Oracle copied SAP’s marketing around in-memory and has introduced a superior database in dual workload processing to HANA, although as covered in our article How Accurate with Bloor Research on Oracle In-Memory?

There is a question as to whether this capability is worth the extra expense, overhead, and complexity.

Oracle is an Aging Database?

“It’s critical to remember that database industry legacy players are still stuck rationalizing or compensating for the layers of old technology that plague their offerings. To wit, while the idea of “autonomous database” has been in progressive data management roadmaps for years, for some the term itself is just a bandage to cover up for an aging product.

The Oracle database has a lot of negatives, including cost, maintenance overhead and complexity, however, it is not old technology and it is not an aging database.

The term does not “cover-up” that the Oracle database is aging, but rather the issue is that Oracle either on-premises or in Oracle Cloud is far more expensive to maintain than Oracle in the AWS fully managed service. It is difficult to tell whether the author, Greg McStravick, believes what he is writing. Most of the senior members of SAP say ridiculous things about technology all the time, so its hard to tell, and there is a notable allergy to reality among SAP’s executive ranks.

If he does believe what he is writing he is confused as to what the Automated Database is designed to market against. No one (outside of SAP) calls Oracle’s database “legacy” or “dated.” There is nothing to market against in this regard because this is not a widely shared impression.

Oracle and Other Databases Aren’t Innovating?

“This isn’t really innovation; certainly not on the scale of in-memory. Just using the term “autonomous database” doesn’t get rid of the 50% of the legacy database, which even in 2018 is still indexes and aggregates, the cruft of an architecture from the late 1970s.”

Oracle is and has been innovating in its database. And it has in-memory already, as we previously pointed out. It is true that the term autonomous database is meaningless, but not because of the reason offered here. The Oracle Autonomous Database is fake, from top to bottom as we covered in the article How Real is Oracle’s Autonomous Database? However, the fact that Oracle uses an index or aggregates is not evidence of anything. Indexes are used to speed lookups, and aggregates are used as reference tables. No one but SAP thinks that either of these database features is negative. And as for the accusation of aging, HANA’s architecture is also from the late 1990s. Both row-oriented (standard RDBMS) and column-oriented (dual-mode RDBMS) were developed simultaneously.

The automobile designed used by all of us goes back to the 1880s or to 1913, depending upon what automobile you want to count as the first.

  • 1808 (first car power by an internal combustion engine)
  • 1870 (first gasoline-powered internal combustion engine)
  • 1880 (first four-stroke gasoline engine)
  • 1885 (first production gasoline-powered car)
  • 1913 (first mass-produced car)

Yet no one seems to declare that all of the cars today on the road are “legacy.” Improvements get made along the way, and Oracle is not selling the late 1970s version of its database today. If it did, it would not sell any.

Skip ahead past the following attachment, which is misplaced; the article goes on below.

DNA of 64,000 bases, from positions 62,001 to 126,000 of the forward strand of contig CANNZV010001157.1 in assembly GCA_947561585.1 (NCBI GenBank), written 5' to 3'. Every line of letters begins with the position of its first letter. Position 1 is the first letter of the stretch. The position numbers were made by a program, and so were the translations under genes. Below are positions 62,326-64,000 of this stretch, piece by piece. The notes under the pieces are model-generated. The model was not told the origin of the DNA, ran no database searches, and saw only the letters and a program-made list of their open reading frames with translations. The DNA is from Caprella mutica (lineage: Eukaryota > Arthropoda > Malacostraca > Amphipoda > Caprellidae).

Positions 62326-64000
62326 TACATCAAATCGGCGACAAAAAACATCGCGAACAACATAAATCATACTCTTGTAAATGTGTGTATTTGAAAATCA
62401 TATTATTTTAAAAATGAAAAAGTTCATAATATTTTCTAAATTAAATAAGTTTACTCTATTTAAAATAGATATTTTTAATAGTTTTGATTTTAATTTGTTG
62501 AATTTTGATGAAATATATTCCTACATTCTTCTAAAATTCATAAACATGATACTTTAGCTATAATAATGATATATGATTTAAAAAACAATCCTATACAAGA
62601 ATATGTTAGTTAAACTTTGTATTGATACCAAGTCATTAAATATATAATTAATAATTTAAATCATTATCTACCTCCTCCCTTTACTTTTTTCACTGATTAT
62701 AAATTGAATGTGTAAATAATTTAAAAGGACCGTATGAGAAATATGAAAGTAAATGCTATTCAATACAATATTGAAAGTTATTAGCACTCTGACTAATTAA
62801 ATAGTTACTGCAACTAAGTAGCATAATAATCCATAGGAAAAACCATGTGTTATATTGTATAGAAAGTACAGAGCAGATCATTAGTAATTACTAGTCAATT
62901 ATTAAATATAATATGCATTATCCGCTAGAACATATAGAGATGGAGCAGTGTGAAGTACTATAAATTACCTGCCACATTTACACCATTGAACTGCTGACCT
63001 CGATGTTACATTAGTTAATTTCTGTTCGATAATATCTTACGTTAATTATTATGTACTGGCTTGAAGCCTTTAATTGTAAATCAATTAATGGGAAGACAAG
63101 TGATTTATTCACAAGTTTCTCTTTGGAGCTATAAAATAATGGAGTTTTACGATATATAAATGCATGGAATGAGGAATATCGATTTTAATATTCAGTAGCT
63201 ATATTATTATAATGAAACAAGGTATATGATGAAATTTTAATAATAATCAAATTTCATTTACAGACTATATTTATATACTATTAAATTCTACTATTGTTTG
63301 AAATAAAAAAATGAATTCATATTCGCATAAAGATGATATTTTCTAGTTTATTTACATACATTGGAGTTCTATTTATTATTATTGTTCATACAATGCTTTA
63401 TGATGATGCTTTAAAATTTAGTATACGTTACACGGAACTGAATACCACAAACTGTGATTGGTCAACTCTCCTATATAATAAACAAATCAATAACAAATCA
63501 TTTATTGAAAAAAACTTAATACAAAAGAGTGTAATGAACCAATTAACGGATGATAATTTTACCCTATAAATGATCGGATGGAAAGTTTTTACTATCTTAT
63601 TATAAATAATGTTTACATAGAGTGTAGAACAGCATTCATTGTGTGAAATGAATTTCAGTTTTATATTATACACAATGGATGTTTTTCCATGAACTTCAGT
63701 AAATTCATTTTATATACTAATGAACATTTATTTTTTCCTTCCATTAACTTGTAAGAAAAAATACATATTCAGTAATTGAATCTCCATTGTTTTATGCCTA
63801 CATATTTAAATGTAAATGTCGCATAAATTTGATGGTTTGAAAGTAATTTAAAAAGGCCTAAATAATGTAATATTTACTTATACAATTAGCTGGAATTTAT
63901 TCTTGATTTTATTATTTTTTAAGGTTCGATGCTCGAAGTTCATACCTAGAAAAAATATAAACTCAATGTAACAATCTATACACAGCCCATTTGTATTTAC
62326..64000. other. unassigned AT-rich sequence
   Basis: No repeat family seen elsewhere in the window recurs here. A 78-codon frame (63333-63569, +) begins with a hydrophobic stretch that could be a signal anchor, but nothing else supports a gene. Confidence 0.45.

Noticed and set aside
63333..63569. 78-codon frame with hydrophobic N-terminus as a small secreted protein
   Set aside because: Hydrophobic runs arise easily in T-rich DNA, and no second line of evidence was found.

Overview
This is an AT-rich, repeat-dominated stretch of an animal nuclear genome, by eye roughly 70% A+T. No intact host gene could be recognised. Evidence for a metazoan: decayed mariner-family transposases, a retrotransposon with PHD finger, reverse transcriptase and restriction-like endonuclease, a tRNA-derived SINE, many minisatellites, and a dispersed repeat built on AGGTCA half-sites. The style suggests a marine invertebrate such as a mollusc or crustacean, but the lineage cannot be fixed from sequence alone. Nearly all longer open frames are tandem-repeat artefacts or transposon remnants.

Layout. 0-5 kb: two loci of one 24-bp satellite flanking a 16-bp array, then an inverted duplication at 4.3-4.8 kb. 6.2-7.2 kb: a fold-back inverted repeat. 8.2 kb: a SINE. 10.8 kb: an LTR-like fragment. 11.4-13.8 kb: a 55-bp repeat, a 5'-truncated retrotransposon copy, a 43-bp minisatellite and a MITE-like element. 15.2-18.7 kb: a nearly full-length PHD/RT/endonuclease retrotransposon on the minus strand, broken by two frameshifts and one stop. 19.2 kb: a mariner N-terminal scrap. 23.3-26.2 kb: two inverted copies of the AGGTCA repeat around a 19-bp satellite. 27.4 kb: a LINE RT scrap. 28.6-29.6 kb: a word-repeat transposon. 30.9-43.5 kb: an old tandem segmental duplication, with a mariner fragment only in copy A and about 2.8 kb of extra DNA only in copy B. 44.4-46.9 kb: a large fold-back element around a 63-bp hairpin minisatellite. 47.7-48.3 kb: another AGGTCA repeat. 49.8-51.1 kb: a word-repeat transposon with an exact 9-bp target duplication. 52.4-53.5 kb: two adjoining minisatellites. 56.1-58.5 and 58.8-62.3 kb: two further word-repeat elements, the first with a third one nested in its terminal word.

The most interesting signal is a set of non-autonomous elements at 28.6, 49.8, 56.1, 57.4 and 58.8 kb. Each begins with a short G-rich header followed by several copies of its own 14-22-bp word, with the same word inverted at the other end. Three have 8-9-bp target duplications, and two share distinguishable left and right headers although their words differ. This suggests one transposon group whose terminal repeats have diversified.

HANA is a Performance Upgrade?

““Autonomous database” doesn’t allow business objects to be simplified from 27 tables to 2 for thousands of enterprise customers at scale, while increasing throughput 8X on the same hardware.”

HANA is not simplified and the claims regarding its performance are false. Data points from the field call into question whether HANA can outperform the vastly less expensive SQL Server. HANA requires more hardware than any other database we track and does less with that hardware as we address in the article What is the Actual HANA Performance?

Only SAP Makes Accurate Proclamations?

“If there’s one overall lesson of the SAP HANA paradigm, it is to look beyond the proclamations from database incumbents for the truly disruptive innovation.”

The logic here is quite fuzzy. What is the “lesson” of HANA. HANA can meet not of the claims that SAP makes for it, except that if far more hardware is used, and HANA is tested in only analytic processing against older versions of competing databases, it can win that comparison. Outside of that everything SAP has stated about HANA is not true. Therefore, the overall lesson of HANA is that SAP can continually make unsubstantiated claims. HANA is not innovative but backward engineered from other databases was we cover in Did SAP Reinvent the Wheel with HANA?

Now SAP Has an Autonomous Database Also????

“The same team that led development and commercialization of in-memory computing with SAP HANA has been architecting for autonomous use, for business decision makers and database administrators. The guiding philosophy is that autonomous use should not be limited to automating the work of a database administrator on a legacy database design. It should be able to recommend potential business scenarios that can be further augmented and automated for maximum operational efficiency and performance without the need for extra effort. Here is where actual business users begin to experience real value.”

Ahhhh….so here SAP is saying that they have a more autonomous database than Oracle’s autonomous database…..which is amusing as Oracle’s AD is fake. So SAP has met Oracles fake AD and raised it to another fake AD. Excellent.